From 1994-2003, Dr. Snider served as Associate Dean for Public and Professional Affairs and Naturopathic Medicine at Bastyr University, dividing her work between academic and public affairs activities, including chairing the Naturopathic Medicine Program Curriculum Review Committee.  Dr. Snider has been teaching, publishing and lecturing widely on Naturopathic philosophy, theory integrative health, public policy, and other topics for over 30 years. Currently, an Associate Professor at National University of Natural Medicine (NUNM) in Portland, OR, Dr. Snider also continues at Bastyr University in her 22nd year as a faculty member teaching naturopathic medicine history, clinical theory, and global context. Among her Naturopathic medicine professional roles she serves on the Institute for Natural Medicine’s Leadership Council.  In 1989, she co-led the naturopathic profession with Dr. Jared Zeff, in developing a unifying definition of naturopathic medicine and its principles of practice adopted unanimously by the American Association of Naturopathic Physicians (AANP) House of Delegates. She was a co-investigator in the 2004 NIH NCCAM research study, the North American Naturopathic Medical Research Agenda and CAM Advisor in NIHCCAM’s Financing Integrative Health Care (University of Washington).  Her areas of experience include healthcare education; naturopathic and interdisciplinary clinical theory, curriculum development; clinical practice; government and legislative affairs, public policy, interdisciplinary collaboration, and community organizing.  Dr. Snider has received the Ontario Naturopathic Physician of the Year Award, the Physician of the Year Award from the AANP, the President’s Outstanding Vision Award and Distinguished Alumnus Award at Bastyr University, AANP’s President’s Award, an honorary Doctorate of Naturopathic Philosophy from the Canadian College of Naturopathic Medicine (CCNM), the William A Mitchell Vis Award from the AANP and The Gathering – NMSA’s Beacon Award. She received her ND degree in 1982 from Bastyr University of Natural Health Sciences and is a licensed naturopathic physician in the State of Washington. She lives with her husband and children at their homestead in North Bend Washington, in the beautiful mountain to sea landscape and home of The Revival – Restore the Vis, an annual student-led community gathering.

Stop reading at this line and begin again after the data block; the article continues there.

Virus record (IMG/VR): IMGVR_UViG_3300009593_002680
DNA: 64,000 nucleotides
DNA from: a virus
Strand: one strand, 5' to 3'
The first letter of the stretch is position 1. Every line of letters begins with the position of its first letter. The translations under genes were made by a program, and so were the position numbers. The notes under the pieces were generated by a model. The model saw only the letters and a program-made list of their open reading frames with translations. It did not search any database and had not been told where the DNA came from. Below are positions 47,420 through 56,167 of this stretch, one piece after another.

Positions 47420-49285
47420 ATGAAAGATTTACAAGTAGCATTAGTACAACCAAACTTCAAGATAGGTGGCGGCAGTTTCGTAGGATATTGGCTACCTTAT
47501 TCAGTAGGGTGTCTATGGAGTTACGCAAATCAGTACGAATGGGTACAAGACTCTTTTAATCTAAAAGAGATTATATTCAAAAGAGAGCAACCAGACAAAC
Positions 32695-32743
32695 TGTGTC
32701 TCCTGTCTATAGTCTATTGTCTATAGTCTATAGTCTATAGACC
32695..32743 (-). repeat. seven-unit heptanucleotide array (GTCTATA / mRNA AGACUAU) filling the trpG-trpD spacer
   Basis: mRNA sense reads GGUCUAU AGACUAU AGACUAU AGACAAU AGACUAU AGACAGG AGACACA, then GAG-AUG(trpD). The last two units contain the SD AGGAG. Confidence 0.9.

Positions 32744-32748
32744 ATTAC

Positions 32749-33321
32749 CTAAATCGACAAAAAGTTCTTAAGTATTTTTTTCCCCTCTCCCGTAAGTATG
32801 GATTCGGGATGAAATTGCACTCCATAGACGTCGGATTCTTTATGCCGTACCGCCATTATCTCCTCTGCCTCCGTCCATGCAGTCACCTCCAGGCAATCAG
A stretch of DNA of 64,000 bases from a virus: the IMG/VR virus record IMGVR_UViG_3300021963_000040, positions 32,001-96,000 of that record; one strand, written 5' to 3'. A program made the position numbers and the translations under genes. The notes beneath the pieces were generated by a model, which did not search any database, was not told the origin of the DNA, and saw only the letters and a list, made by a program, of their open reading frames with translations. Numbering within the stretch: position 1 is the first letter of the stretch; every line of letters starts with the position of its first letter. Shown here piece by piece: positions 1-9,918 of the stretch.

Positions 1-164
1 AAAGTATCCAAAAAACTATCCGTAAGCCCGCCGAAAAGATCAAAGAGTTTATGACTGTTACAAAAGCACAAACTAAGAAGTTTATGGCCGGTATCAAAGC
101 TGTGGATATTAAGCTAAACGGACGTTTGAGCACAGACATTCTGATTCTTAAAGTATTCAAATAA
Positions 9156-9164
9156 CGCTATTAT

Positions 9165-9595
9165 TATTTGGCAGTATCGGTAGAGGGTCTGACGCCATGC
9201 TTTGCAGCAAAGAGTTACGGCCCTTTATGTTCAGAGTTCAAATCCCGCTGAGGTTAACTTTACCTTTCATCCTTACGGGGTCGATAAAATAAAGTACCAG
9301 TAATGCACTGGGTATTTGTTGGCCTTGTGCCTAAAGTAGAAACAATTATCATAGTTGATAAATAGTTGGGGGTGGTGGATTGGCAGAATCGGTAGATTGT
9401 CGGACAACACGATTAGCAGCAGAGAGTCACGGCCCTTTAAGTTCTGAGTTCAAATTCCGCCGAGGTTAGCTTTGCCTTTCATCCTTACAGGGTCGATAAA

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In the late 1980’s Bruce became passionate about how health could be dramatically improved with Flax Oil Supplementation. Bruce along with his entrepreneurial parents saw the potential to improve the lives of many people and in 1989 they began selling Flax Oil under the Barlean’s name. From 1989 – 2000 the business grew an average of 40% year over year. While most companies saw a decline in business in the 2001 recession, Barlean’s continued to grow and soon became America’s #1 selling flaxseed oil and continues to be to the present. The brand has since expanded to include additional oils, green food concentrates and other premium supplements. Bruce continues to drive innovation and over the years his products and company have won countless awards including: Eight consecutive Vity Awards for #1 EFA, Six consecutive Vity Awards for #1 Greens Food Supplement, Natural Choice Award for Best Specialty Supplement, Best Product of the Year, Best New Product, Gold Medal Taster’s Choice Award, Gold Medal American Masters of Taste Award, #1 Health Food Store Brand for Consumer Satisfaction by Consumer Lab, and Manufacturer of the Year.